Sex Attacks Inflame Germany’s Great Divide over Refugees

Right-wing activists protest in Leipzig on Monday against Germany's open-door refugee policy. (Jens Schlueter/Getty Images)

It was nine days after the now-infamous New Year’s Eve “sex attacks” in Cologne, allegedly perpetrated by a mob of North African and Arab refugees, when Ramy Alasheq realized that his adopted new home might never be the same.

For the 26-year-old Syrian-Palestinian refugee, poet and journalist, who edits an Arabic newspaper for refugees called Doors (as in, opening doors to refugees), the moment came when he and a German friend were walking along a busy street in the centre of Cologne. “A man we saw bumped into a woman on the street,” he says. “He said to her, ‘I’m sorry and don’t worry – I’m German.’”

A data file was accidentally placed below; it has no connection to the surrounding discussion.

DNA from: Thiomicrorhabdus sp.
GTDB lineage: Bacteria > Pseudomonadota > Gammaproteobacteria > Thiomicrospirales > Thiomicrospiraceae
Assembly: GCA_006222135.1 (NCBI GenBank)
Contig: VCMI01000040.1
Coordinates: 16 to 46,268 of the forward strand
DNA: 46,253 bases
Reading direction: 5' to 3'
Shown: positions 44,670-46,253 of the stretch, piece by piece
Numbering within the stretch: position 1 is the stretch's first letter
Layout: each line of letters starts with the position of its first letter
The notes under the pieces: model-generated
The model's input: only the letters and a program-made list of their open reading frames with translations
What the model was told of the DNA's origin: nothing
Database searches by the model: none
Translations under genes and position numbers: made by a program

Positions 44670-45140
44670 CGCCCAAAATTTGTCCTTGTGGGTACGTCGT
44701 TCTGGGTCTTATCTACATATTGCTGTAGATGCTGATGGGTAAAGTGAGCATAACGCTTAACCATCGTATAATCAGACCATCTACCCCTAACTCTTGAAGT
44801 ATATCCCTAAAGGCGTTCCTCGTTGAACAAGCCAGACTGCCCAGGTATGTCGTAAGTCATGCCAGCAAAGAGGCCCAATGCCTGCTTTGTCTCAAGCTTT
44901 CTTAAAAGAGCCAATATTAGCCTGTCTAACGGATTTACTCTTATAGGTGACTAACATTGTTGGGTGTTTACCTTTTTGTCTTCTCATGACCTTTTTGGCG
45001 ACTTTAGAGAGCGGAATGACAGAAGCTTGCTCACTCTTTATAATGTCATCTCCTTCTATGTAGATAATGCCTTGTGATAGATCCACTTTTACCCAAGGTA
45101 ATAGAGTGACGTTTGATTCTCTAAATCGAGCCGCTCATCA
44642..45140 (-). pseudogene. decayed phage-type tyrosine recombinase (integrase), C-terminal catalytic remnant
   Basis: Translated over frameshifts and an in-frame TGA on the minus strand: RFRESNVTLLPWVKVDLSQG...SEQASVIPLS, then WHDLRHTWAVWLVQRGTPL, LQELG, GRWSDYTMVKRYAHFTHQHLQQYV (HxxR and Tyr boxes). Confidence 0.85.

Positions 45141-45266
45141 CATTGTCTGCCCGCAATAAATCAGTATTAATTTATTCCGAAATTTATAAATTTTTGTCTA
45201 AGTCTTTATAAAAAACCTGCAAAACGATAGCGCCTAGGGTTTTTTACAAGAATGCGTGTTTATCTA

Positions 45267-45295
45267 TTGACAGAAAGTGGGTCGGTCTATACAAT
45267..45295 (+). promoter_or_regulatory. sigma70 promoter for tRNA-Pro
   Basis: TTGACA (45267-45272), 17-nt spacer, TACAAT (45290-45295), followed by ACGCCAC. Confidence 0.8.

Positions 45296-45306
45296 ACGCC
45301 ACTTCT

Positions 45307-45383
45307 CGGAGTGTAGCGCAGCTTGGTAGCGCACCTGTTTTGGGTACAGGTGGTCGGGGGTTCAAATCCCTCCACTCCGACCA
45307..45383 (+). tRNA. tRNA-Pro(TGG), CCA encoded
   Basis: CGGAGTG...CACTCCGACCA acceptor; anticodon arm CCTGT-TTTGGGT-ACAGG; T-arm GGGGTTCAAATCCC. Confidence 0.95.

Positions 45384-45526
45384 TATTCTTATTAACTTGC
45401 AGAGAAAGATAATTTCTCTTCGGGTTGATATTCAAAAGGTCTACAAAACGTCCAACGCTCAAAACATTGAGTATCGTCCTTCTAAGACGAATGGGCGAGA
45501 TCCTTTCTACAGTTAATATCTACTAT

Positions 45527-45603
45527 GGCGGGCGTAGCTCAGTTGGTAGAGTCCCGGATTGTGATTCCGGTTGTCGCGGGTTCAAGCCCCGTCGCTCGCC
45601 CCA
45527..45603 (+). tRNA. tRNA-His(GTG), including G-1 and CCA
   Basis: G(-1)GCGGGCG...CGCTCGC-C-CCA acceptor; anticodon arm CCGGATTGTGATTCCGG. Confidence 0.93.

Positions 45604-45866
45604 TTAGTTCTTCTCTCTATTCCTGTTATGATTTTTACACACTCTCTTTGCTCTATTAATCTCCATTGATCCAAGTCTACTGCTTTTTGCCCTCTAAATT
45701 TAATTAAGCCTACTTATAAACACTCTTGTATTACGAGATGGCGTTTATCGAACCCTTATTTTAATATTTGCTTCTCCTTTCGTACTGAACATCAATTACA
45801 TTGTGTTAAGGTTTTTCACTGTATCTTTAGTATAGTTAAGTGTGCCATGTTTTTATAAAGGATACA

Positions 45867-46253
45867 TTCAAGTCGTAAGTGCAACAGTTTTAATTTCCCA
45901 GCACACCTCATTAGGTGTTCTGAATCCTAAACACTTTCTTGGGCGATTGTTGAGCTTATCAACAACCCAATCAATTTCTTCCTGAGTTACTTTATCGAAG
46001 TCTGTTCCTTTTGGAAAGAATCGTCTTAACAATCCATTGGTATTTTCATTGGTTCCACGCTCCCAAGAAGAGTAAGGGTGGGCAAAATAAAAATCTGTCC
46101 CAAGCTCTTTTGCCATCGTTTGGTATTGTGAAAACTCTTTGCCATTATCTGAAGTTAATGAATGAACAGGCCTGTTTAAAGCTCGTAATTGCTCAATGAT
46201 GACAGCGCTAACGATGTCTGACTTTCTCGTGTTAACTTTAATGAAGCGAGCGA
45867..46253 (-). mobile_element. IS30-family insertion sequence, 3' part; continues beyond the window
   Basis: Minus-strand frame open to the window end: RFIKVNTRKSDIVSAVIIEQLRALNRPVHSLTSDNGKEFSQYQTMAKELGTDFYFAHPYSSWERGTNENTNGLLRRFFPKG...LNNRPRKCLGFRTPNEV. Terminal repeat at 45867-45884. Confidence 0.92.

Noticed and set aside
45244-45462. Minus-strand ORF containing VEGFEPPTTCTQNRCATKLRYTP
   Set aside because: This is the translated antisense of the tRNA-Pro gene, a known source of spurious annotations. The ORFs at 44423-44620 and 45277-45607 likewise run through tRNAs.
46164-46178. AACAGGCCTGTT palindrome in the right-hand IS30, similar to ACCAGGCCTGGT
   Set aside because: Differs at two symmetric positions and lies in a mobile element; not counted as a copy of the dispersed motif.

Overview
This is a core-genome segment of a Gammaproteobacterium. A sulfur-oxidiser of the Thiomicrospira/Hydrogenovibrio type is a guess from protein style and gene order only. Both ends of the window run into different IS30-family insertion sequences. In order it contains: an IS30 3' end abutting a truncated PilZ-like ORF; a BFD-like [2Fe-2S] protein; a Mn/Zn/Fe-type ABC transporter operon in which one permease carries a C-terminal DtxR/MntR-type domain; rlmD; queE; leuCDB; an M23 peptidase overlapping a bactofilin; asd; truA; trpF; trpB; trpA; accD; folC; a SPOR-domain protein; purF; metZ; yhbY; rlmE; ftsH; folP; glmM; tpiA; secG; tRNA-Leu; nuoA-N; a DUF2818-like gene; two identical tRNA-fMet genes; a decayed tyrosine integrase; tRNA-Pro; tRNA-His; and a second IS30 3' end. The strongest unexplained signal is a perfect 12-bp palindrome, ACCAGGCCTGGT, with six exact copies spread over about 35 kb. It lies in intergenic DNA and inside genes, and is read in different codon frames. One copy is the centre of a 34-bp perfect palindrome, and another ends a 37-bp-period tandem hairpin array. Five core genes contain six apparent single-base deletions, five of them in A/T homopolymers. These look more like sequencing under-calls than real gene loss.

Mr. Alasheq, who arrived in Germany in late 2014, and his friend were taken aback by the blatantly racist reference to the ugly New Year’s events. “I was more than shocked; I was saddened too,” he says. “Cologne is my city now and the voices of the right will only get louder.”

Two weeks after the assaults, Cologne, Germany’s fourth-largest city, remains on edge. While street life is back to normal, albeit with a beefed-up police presence, Germans of every political leaning and age are wondering if Chancellor Angela Merkel’s refugees-welcome policy, which saw about 1.1 million asylum seekers arrive in Germany in 2015, almost half of them Syrians, has gone a little bit too far or way too far.